Games and Culture CFP

On January 4, 2007 by Christy

My mate Larissa is editing this very interesting edition of Games and Culture journal:

Call for papers
Games and Culture: A Journal of Interactive Media
Special issue: Gaming in the Asia-Pacific

As a region, the Asia-Pacific is marked by diverse penetration rates of gaming, mobile and broadband technologies, subject to local cultural and socio-economic nuances. Two defining locations – Seoul (South Korea) and Tokyo (Japan) – are seen as both  “mobile centres” and “gaming centres” to which the world looks towards as examples of the future-in-the-present. Unlike Japan, which pioneered the keitai (mobile) IT revolution and mobile consoles such as playstation2, South Korea – the most broadbanded country in the world – has become a centre for MMOs (online massively multiplayer) games and convergent mobile DMB (Digital Multimedia Broadband i.e. TU mobile).

Adorned with over 20,000 PC bangs (PC rooms) in Seoul alone and with professional players (Pro-leagues) making over a million US per year, locations such as South Korea have been lauded as an example of gaming as a mainstream social activity. In a period marked by convergent technologies, South Korea and Japan represent two opposing directions for gaming – Korea emphasizes online MMOs games played on stationary PCs in public spaces (PC bangs) whilst Japan pioneers the mobile (privatized) convergent devices. These two distinct examples, with histories embroiled in conflict and imperialism, clearly demonstrate the importance of locality in the uptake of specific games and game play.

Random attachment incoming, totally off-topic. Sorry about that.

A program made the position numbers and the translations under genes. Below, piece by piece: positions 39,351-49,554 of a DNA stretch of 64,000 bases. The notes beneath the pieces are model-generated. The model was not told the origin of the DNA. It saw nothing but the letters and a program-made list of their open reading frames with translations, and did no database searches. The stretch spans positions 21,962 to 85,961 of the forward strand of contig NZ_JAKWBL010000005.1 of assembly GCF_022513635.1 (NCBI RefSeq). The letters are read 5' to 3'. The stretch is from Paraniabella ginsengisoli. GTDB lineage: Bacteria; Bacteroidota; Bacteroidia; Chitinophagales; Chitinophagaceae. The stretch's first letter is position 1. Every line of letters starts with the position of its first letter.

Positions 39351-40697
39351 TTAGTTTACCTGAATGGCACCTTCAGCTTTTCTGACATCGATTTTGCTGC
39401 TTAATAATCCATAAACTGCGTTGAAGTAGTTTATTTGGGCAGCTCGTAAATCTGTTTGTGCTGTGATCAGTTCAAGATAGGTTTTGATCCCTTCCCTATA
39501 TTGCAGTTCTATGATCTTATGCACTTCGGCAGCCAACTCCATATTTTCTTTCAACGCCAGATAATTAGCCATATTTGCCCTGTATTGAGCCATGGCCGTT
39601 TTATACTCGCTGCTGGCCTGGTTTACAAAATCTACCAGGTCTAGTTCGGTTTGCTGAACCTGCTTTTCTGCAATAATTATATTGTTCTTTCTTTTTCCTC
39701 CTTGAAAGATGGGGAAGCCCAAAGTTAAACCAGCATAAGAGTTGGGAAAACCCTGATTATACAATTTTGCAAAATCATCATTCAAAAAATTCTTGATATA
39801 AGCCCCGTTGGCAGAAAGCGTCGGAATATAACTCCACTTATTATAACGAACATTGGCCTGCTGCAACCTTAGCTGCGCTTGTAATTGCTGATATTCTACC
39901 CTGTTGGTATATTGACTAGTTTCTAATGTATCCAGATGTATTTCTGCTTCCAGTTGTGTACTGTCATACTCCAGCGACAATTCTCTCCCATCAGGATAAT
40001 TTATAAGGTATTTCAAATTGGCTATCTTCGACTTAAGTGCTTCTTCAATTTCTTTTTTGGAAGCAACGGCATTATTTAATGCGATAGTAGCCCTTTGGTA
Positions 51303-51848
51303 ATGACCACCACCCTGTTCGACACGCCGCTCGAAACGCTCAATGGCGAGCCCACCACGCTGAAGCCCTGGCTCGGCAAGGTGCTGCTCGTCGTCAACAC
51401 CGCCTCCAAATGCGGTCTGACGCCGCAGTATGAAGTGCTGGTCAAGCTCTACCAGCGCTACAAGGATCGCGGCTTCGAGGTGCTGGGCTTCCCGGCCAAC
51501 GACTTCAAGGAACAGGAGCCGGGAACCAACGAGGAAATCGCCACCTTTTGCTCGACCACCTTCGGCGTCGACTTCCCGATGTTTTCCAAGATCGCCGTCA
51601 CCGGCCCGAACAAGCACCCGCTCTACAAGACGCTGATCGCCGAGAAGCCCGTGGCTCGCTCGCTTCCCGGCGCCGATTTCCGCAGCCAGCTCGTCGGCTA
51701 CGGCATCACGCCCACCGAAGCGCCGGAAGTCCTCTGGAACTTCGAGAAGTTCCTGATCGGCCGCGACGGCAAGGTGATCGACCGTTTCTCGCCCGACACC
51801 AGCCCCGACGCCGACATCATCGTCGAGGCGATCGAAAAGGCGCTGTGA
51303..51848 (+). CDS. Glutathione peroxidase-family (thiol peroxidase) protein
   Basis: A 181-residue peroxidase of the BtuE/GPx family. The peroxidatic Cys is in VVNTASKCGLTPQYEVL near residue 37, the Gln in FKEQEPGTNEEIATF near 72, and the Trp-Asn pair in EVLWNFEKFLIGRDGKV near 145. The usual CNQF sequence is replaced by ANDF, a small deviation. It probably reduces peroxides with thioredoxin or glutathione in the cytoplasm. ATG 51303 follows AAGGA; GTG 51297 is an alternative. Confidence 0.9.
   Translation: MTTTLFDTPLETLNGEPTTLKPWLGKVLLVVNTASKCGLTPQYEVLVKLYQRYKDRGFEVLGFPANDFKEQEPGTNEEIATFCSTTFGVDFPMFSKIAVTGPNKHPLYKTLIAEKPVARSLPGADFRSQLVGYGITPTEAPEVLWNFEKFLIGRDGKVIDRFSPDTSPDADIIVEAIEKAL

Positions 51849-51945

This issue seeks to explore the politics of game play and cultural context by focusing on the burgeoning Asia-Pacific region. Housing sites for global gaming production and consumption such as China, Japan and South Korea, the region provides a wealth of divergent examples of the role of gaming as a socio-cultural phenomenon. Drawing from micro ethnographic studies to macro political economy analysis of techno-nationalisms and trans-cultural flows of cultural capital, this issue will provide an interdisciplinary model for thinking through the politics of gaming production, representation and consumption in the region.

Topics of papers will discuss the region in terms of one of the following areas:
– Case study analysis of specific games and game play
– Is there such thing as a culturally specific aesthetic to the production and consumption of certain games?
– What is the “future” of gaming?
– Emerging and re-occurring productions of techno-nationalism in the region
– New media and experimental gaming in the region
– Convergent technologies and the impact on established modes of game play
– Gendered consumption and production of games
– Government regulations and types of game play
– Pervasive gaming and the role of co-presence

Deadline for this special issue of Games and Culture: 15th March 2007. Authors should submit all inquiries, expressions of interest and papers to Larissa Hjorth (RMIT University) larissa.hjorth@rmit.edu.au.

Games and Culture: A Journal of Interactive Media invites academics, designers and developers, and researchers interested in the growing field of game studies to submit articles, reviews, or special issues proposals to the editor.  Games and Culture is an interdisciplinary publication, and therefore it welcomes submissions by those working in fields such as Communication, Anthropology, Computer Science, English, Sociology, Media Studies, Cinema/Television Studies, Education, Art History, and Visual Arts.

All submissions are peer reviewed by two or more members of the distinguished, multi-disciplinary editorial board. Games and Culture aims to have all papers go through their initial review within three months of receipt.  Manuscripts should be submitted with four paper copies and electronically in Word or Word Perfect format and conform to the Publication Manlogical Association (Fifth Edition) and should not exceed 10,000 words in length. Papers that do not conform to these guidelines will be returned to the author(s).